Frame Control – Embrace the Suck

Today I committed (even more fully) to my writing pursuit by accepting that I may be homeless very soon. At this point, I’m still not planning to get a “real job.” I’m a stubborn son of a bitch and I will make this work.

The Empty Room

It really hit me as I snapped pictures of all my possessions to post to craigslist. I felt an overwhelming sadness. A lot of the stuff I was selling I had owned a long time. Attachment had formed. My guitars. My TV. My Dresser. Then I imagined my big room, completely empty. Devoid of any sign of my presence.

When I pictured the empty room it felt like Kyle Milligan had never existed. Without all that furniture and stuff arranged to show that I inhabited the room, I wasn’t real. A familiar difficulty with breathing overcame me and a stinging and weighty thought that I had lived all this life and my time on earth was basically worthless. If I died tomorrow would this be it? There would be a few things distributed among my family and an ass load of debt laid at someone’s feet. That sucks.

It wasn’t just getting rid of my stuff that made me uncomfortable. If I did this, became a nomad or whatever it was I was doing, if I gave everything up, I’d have to give up some of my other core habits, or at least reinvent them. My fitness is important to me. How will I meal prep without a kitchen? What about a gym?

Frame Control

I recently finished Mike Cernovich’s book Gorilla Mindset (my review here) and I decided to apply his tactic of frame control in order to imagine my room in a less melancholic light. “Embrace the suck,” the Army Rangers say. I just read that in Mike’s book. Indeed, this will probably suck. It will be hard. But does it have to be all bad? I decided to try frame control.

Frame control is just changing the lens through which we see a bad situation. So I changed angles.

Maybe feeling like my life hasn’t meant a lot is exactly what I need to feel to get me going and do something great and worthwhile. Maybe this is just the step I was meant to take, but have been too afraid. Like when I finally left my job. Maybe it will be a great adventure and an experience that I will carry forever in my unique life-story. I imagined the freedom of having nothing and needing nothing. Just the road and my laptop. I tried to embrace it. I pushed away the fears and wonder about where I would lay my head at night. I made myself think about something else. Maybe I could just run outside more and do push ups to stay in shape…

I’ll grow from this experience, I told myself. I have a gigantic ego, I’ll admit. I’m prideful. This may humble me. Even as I type this, I already feel small and my rational thought struggles to contain the emotional, anxious side of me.

Don’t Tell Me You’re “Inspired”

Make More Moves and Less Announcements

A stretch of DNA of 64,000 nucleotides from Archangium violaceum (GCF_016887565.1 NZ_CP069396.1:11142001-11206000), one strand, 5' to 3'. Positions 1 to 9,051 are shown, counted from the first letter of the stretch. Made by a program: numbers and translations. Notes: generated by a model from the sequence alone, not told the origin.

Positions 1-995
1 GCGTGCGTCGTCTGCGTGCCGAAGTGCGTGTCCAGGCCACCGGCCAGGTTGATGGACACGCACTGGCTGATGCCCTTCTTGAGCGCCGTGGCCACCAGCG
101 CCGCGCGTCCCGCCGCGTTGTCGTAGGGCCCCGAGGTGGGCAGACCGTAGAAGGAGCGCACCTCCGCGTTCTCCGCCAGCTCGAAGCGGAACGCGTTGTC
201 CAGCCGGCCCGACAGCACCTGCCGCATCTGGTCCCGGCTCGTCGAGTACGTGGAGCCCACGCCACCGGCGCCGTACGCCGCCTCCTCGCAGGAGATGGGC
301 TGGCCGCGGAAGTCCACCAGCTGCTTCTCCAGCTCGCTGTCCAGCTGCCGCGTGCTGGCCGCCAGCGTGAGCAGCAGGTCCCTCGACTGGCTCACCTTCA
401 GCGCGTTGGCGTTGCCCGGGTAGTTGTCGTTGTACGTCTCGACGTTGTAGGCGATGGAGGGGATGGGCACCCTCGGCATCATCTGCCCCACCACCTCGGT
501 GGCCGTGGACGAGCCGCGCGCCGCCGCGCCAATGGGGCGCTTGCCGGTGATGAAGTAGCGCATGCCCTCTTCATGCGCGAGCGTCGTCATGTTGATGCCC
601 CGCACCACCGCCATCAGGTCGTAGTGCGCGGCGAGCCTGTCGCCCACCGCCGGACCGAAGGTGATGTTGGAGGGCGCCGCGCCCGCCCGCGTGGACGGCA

I write to incite change in people’s thinking with the hope that people who feel trapped will discover the strength and courage to modify their behavior and take control of their lives.

After you read this, don’t tell me you’re “inspired.” What does that even mean? What good is “inspiration” without action? Don’t read this, get hyped up, then DM me that after reading you plan go back to school, you plan start on your first novel, you plan to do this, do that. Those messages are actually starting to frustrate me. What am I doing wrong that the same people keep saying to me, “one day?” How are they not getting the message? Do something.

If I wrote a blog and every day my post titles always read, “One day I’m going to quit my job. You just watch…” would YOU want to read it???

Get off your ass. It probably will be hard! Practice frame control: “Embrace the suck.” That’s my message to you. I don’t want to hear how this post has “impacted” you until you have some real impact to share. I don’t want to hear your plan I want to hear your progress. And you don’t have to quit your job like me, listen to Donata in our interview. She works as a lawyer and makes money with her own business.

I wrote up my story just to show you, and myself even, that we can make changes. I believe in this. The people who don’t believe do not because they are not doers, so they can’t understand the powerful results of action. And through the best and worst of times, as long as we’re still breathing, as shallow and difficult as our breaths may become in times of crisis, we’re still alright. We’re alive. That’s a gift. And we shouldn’t squander it.

About the author

Kyle Milligan

I'm Kyle Milligan. I really enjoy writing. I wrote a couple novels (The Hang-Ups and Hangovers series) and now I blog frequently on a bunch of different websites. I also enjoy lifting heavy things and and writing about it.

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